As I’ve traveled with our Global Ambassadors Program from Haiti to India to South Africa and other countries in between, I am able to bring a unique perspective on our program and how it empowers women.
I have found that while there are certainly differences in each trip that we take, driven by culture, local laws or economic conditions, there are commonalities that all the women we meet possess. They’re all passionate about what they do, and committed to improving their communities and to helping empower more women.
Today our two Bank of America ambassadors, New York Market President Lisa Carnoy, and Tamao Sasada, vice chairman, Investment Banking Division, Global Corporate & Investment Banking, Merrill Lynch Japan Securities, opened the day by speaking to the group about elements of strong financial management for their businesses. During the presentation, they reinforced three fundamental lessons:
• Knowledge is power
• If you can’t measure it, you can’t manage it
• Responsible growth through diversification
We continued our communications training from previous days with a session about on-camera presence. While many of our mentees have opportunities to speak to the media and create social media video content to help promote their organizations, this was still an uncomfortable session for many participants. Our trainer created a fun and creative environment to help us ease into the exercises. It’s better to learn and practice these skills in a safe environment surrounded by supporting mentors and trainers, than elsewhere.
It’s hard to believe we are half way through our time here. I feel that we are just getting going. On Friday, when we see the final presentations and learn what has been accomplished during the week, I’m sure we will be astonished by the progress we’ve seen. I know our group will be a little sleep-deprived but excited about the possibilities ahead!
Global Ambassadors Tokyo, Day 2 - Leisa Nagy
This is a diary entry from Leisa Nagy, head of Global Human Resources for Bank of America Merrill Lynch in Japan, reporting from the Global Ambassadors Program in Tokyo.
Hello from Day 2 at the Global Ambassadors Program in Tokyo. At this afternoon’s session, our dynamic group of women leaders and their assigned mentors focused on the critical importance of networking for success as their businesses continue to grow and evolve.
Led by Allison Shapira, president of Global Public Speaking LLC, I was drawn into a highly interactive conversation which emphasized how face-to-face networking can be supported and sustained through the multitude of social media platforms which span today’s global business context.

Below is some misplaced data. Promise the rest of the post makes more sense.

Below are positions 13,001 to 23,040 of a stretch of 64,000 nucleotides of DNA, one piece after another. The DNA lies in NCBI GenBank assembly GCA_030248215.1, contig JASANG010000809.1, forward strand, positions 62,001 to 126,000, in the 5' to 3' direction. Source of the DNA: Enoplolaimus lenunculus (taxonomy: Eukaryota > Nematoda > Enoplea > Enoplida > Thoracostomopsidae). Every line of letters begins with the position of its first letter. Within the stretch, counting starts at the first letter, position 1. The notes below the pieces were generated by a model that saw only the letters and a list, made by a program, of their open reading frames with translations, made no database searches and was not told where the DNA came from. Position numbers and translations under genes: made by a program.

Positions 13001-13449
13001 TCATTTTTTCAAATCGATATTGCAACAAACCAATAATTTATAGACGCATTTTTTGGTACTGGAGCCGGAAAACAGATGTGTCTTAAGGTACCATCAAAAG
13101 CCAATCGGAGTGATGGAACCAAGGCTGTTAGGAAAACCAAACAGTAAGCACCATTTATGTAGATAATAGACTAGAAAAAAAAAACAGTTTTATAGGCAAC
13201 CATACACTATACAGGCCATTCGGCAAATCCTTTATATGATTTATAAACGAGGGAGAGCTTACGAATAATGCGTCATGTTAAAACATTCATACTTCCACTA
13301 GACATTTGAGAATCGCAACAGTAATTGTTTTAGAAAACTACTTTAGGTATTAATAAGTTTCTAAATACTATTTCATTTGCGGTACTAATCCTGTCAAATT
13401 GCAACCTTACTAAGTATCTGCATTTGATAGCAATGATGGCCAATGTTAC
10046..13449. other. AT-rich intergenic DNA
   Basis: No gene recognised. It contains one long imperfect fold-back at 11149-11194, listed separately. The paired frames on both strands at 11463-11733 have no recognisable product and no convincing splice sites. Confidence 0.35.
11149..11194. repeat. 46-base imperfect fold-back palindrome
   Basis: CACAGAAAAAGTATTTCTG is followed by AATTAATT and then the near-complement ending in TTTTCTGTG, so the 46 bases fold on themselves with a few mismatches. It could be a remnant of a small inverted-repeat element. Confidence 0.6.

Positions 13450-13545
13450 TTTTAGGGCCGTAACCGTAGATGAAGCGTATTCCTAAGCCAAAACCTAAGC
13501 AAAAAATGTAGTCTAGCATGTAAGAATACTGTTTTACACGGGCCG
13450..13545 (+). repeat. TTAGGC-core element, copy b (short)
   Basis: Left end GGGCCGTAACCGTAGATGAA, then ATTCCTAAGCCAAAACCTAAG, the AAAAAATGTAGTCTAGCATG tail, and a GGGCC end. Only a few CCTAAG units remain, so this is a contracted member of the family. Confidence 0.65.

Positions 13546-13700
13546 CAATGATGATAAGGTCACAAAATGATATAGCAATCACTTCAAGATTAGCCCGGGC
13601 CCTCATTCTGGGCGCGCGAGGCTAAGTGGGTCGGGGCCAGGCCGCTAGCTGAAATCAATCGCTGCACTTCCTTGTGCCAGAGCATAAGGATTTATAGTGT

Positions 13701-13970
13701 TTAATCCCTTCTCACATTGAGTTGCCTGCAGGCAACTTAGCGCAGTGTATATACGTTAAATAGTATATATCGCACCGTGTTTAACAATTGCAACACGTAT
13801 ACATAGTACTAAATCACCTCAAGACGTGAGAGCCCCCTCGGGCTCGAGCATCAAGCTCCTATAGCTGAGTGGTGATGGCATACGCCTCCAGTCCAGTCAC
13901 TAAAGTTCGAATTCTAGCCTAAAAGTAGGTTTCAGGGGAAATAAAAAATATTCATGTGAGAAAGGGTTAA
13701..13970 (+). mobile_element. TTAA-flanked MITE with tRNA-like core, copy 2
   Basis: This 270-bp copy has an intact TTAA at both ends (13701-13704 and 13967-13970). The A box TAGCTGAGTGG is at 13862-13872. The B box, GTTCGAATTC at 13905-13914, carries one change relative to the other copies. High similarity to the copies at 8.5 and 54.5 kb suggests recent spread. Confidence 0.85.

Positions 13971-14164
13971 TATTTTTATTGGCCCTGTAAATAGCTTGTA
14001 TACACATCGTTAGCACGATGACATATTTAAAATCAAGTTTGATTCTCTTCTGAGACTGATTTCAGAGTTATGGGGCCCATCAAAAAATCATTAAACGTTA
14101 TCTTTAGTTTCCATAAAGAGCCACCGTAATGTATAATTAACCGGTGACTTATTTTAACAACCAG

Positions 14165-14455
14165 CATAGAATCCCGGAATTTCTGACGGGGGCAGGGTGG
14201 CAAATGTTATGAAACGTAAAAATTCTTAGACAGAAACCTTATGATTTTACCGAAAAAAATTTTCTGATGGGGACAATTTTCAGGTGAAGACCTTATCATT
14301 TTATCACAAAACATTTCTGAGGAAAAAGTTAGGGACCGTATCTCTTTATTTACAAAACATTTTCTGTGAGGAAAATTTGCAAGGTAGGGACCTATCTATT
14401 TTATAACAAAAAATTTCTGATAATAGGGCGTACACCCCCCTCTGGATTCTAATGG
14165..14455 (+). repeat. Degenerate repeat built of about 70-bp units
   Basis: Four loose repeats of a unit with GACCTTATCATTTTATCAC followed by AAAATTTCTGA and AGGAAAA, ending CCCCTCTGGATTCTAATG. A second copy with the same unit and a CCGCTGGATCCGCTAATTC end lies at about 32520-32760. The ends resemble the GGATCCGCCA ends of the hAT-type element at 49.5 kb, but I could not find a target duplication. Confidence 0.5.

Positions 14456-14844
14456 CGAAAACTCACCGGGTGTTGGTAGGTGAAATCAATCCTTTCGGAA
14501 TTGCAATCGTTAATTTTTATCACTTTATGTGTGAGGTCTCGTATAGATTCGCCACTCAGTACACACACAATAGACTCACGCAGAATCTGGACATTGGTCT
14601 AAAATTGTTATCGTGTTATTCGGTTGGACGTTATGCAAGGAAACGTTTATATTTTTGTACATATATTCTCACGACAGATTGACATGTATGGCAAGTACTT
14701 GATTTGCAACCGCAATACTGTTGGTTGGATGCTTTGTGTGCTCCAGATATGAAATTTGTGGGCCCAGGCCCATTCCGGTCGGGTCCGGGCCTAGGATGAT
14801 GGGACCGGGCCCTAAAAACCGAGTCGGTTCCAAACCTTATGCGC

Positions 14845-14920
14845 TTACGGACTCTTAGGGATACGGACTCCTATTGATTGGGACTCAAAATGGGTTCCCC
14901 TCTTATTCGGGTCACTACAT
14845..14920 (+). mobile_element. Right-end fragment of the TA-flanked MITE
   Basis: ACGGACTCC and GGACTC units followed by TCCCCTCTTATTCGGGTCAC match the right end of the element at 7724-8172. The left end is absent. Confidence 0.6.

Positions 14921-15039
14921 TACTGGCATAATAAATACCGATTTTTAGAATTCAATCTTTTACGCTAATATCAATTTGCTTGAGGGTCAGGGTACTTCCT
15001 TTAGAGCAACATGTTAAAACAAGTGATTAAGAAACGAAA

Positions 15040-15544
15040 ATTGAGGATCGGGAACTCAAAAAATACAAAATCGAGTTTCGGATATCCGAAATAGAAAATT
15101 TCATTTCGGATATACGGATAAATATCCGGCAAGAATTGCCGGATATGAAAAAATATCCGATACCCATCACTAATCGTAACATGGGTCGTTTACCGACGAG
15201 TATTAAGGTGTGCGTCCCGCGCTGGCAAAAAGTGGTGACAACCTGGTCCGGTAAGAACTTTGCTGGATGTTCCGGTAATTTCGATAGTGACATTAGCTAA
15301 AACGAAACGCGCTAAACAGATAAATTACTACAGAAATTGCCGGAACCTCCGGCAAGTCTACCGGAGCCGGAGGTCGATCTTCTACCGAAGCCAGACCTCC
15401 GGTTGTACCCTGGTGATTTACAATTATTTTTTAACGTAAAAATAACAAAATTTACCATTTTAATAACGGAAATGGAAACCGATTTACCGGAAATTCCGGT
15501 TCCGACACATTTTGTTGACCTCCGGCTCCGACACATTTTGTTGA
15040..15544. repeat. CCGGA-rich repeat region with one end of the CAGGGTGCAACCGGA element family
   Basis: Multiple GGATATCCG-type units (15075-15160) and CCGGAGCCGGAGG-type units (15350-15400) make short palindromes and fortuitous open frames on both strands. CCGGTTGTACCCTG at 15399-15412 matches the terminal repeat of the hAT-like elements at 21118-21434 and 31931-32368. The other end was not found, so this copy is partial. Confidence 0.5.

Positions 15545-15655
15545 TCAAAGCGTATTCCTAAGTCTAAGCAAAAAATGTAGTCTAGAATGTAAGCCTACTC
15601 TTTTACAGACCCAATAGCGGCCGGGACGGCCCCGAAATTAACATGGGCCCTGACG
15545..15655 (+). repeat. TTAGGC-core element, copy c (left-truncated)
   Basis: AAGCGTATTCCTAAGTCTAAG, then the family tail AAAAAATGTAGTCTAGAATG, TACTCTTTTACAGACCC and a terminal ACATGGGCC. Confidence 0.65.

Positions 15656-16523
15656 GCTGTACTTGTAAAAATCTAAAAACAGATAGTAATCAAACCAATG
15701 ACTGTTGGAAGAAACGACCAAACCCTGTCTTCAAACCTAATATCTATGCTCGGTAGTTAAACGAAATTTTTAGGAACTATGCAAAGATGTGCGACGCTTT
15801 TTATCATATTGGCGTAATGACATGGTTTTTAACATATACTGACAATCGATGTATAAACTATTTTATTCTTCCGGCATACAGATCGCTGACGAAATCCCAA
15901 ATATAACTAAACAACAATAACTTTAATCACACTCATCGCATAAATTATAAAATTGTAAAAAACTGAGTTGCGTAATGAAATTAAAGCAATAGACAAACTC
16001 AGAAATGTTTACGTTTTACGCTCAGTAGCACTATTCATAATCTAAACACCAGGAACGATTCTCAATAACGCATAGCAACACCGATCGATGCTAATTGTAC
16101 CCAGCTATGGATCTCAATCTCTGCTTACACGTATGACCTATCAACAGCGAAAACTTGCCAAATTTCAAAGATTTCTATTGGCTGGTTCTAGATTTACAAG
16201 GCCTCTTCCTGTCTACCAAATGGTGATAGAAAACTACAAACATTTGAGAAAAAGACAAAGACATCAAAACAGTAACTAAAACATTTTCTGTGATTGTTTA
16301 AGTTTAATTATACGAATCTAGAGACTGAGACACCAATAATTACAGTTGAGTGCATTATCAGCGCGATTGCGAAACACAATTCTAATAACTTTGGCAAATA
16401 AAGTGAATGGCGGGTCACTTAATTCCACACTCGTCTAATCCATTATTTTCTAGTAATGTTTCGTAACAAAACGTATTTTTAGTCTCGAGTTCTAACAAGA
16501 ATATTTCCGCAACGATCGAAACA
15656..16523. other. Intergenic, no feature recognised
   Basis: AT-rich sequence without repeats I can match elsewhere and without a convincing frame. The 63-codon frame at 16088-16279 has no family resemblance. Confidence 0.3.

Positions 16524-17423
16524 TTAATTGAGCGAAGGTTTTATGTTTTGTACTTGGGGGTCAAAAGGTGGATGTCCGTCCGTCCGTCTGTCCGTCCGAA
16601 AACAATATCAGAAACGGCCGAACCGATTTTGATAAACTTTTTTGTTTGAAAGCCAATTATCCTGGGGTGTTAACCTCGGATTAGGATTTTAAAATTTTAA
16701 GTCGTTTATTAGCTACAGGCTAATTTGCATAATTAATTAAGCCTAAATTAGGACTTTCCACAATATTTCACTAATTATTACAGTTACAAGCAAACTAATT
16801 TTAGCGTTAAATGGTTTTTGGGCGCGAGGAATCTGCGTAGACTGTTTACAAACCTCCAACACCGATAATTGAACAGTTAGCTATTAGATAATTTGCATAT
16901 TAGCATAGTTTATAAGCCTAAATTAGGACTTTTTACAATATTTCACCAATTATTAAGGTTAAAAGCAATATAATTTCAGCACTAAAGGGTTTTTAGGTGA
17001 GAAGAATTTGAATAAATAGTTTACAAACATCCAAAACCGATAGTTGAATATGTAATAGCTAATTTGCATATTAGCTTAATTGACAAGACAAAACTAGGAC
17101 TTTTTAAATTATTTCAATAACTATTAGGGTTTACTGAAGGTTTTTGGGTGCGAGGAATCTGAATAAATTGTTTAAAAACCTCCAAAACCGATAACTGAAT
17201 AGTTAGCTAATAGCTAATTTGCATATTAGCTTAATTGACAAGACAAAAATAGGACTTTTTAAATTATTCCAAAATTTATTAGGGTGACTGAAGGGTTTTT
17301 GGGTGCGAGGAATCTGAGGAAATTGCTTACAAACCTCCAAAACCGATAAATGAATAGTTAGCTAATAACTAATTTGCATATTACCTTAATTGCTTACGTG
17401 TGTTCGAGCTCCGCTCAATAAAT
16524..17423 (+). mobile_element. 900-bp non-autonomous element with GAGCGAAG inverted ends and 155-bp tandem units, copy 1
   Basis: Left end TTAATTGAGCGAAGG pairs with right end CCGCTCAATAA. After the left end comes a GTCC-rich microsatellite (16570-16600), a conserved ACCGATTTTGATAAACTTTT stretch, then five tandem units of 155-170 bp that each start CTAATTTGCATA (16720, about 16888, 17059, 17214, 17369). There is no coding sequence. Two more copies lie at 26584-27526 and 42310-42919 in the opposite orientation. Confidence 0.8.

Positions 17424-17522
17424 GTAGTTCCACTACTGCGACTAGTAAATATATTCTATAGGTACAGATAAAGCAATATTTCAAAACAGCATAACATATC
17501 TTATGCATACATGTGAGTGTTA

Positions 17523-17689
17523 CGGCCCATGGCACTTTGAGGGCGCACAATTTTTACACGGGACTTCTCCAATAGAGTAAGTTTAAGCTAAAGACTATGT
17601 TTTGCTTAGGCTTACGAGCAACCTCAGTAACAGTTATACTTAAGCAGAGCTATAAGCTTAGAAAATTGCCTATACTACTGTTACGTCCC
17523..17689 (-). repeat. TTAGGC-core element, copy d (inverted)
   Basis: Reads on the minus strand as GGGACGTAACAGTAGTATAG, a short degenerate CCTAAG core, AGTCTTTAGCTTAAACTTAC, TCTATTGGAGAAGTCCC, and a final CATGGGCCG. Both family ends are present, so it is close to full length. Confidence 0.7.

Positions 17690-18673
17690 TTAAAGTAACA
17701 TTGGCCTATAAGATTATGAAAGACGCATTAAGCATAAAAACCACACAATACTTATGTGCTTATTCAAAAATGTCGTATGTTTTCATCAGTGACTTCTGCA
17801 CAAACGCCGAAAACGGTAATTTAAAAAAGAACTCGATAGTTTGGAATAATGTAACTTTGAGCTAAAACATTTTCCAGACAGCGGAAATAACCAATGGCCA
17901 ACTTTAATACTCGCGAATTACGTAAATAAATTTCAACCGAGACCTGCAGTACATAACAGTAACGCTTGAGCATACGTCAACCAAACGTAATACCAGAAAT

It’s a fact that we do business with people we know, like and trust. With this in mind, Allison encouraged participants to think of networking not as an insincere, transactional conversation, but rather as building relationships that are mutually beneficial and can be sustained over a period of time.
Successful networkers have a number of common attributes; they are curious, are willing to help others, are active listeners, speak succinctly and stay in touch. They consider the time spent networking as an investment in a long term, productive relationship and remain focused on not just the individual they are speaking too, but on being given access to their broader network.
A key take-away for me was the difference between informal networking which can happen spontaneously with someone sitting next to you on a plane or at a large event where you find a common interest, connection or issue contrasted with formal networking which is more planned, directed and strategic in nature.
For those of us who shy away from networking, Allison stressed the importance of our mindset in how we approach someone. Think of networking not as you pitching yourself to someone, but rather as you speaking on behalf of your organization or an issue that you represent.
Through live discussions, participants were encouraged to bring this to life by crafting an individual one-sentence "statement" that could be used to open a conversation. Reminding us that the best networkers ask great questions and are authentic and honest in their engagement, we were then on our feet mingling, shaking hands and nervously testing our individual statements on each other. It was a terrific opportunity for me to see the mentees growing in confidence, their renewed energy and most importantly the passion which each of them bring to their respective businesses.
Read more about our Global Ambassadors and their trip to Japan.